Pig farming

What causes lameness in pigs and does it stop them growing?

There are multiple things that can cause a pig to go lame: It could be injured from riding, injured from fighting, or it may have an infected joint. But those causes often just affect an individual pig. There’s another cause of lameness, a bacteria called Mycoplasma hyosynoviae, which is endemic in the UK pig herd, and commonly causes widespread lameness in pigs.

The classic signs of this disease, often referred to as Mycoplasmal arthritis, are:

  1. Pigs being reluctant to get up
  2. Pigs appearing very stiff on all limbs
  3. Standing stance of an “Elephant on a ball” with a hunched back and lowered head
  4. Pigs displaying “dog sitting”

The interesting thing with Mycoplasmal arthritis is that once the pigs are up and walking the stiffness seems to ease off. So why should we be worried about it if it will just ease off eventually?

Well obviously the welfare of the animal should always be considered, but treatment of the disease is also necessary to stop it impacting growth. When it hurts to get up pigs are much less likely to go and eat, and when it hurts to stand pigs won’t stay at the feeder as long as they normally would, and when it hurts to fight back when another pig barges into your feed space the easiest option is just to go and lie back down. Groups with outbreaks of Mycoplasmal arthritis will have lower feed intakes and that results in lower growth rates.

So how can we treat the disease?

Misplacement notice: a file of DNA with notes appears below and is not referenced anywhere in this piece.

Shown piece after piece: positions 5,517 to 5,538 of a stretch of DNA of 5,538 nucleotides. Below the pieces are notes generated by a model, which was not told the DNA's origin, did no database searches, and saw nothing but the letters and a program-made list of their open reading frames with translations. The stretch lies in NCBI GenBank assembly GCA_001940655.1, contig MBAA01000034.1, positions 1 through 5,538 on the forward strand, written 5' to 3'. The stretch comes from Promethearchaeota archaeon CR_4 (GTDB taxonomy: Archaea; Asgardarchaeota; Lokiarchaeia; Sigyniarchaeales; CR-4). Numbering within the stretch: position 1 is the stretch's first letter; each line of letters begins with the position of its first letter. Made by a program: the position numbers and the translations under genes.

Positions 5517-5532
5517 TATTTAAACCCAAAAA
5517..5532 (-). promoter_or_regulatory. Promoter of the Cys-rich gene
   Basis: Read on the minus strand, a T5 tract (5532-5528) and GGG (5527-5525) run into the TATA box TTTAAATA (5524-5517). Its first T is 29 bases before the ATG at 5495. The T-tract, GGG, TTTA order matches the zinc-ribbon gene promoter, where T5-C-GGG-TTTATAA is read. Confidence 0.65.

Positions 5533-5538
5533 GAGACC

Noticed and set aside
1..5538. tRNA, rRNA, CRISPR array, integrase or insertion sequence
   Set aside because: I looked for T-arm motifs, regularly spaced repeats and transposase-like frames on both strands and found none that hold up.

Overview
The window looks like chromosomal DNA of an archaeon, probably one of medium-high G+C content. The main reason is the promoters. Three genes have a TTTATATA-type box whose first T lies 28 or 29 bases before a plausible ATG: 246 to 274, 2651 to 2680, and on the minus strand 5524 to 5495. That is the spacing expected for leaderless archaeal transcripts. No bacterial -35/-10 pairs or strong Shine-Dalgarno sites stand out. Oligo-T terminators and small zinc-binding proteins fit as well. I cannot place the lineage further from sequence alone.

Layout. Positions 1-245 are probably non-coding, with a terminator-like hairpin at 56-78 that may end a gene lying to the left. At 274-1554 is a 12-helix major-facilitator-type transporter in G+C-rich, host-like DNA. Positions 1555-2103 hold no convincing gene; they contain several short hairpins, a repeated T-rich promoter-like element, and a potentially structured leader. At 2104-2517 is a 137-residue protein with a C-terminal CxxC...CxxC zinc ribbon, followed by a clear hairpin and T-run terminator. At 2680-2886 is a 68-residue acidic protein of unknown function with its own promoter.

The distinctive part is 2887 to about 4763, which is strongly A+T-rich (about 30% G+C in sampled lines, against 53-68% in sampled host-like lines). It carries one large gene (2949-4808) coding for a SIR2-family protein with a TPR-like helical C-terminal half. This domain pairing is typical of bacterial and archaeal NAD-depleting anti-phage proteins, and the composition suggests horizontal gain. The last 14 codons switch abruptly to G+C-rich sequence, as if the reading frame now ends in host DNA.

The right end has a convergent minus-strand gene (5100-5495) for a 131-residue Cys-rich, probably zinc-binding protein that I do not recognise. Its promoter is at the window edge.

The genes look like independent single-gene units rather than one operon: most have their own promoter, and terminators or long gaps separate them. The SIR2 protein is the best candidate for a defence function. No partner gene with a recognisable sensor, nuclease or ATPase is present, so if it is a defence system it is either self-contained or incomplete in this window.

Because the lameness is caused by bacteria, an antimicrobial is the best therapy, preferably in combination with pain relief. Individual injections are the best way to accurately administer therapy, but in a group with large numbers affected water medication may be another viable route.

Choice of antimicrobial is also very important, because of the structure of the bacteria which causes the disease, antibiotics such as penicillin or amoxicillin will not work! Discuss antimicrobial type and route of administration with your veterinary surgeon. The good news is that if the right antimicrobial is chosen the treatment works so quickly that one day affected pigs are all lying down, and the next they are up and running around like lunatics again; the bad news is that this can make it much more challenging to finish their course of injections!

For further information please contact Zoetis UK Limited, Walton Oaks, Dorking Road, Tadworth, Surrey KT20 7NS. www.zoetis.co.uk Customer Support: 0845 300 8034. Use medicines responsibly (www.noah.co.uk/responsible). Date of preparation: February 2018. AH104/18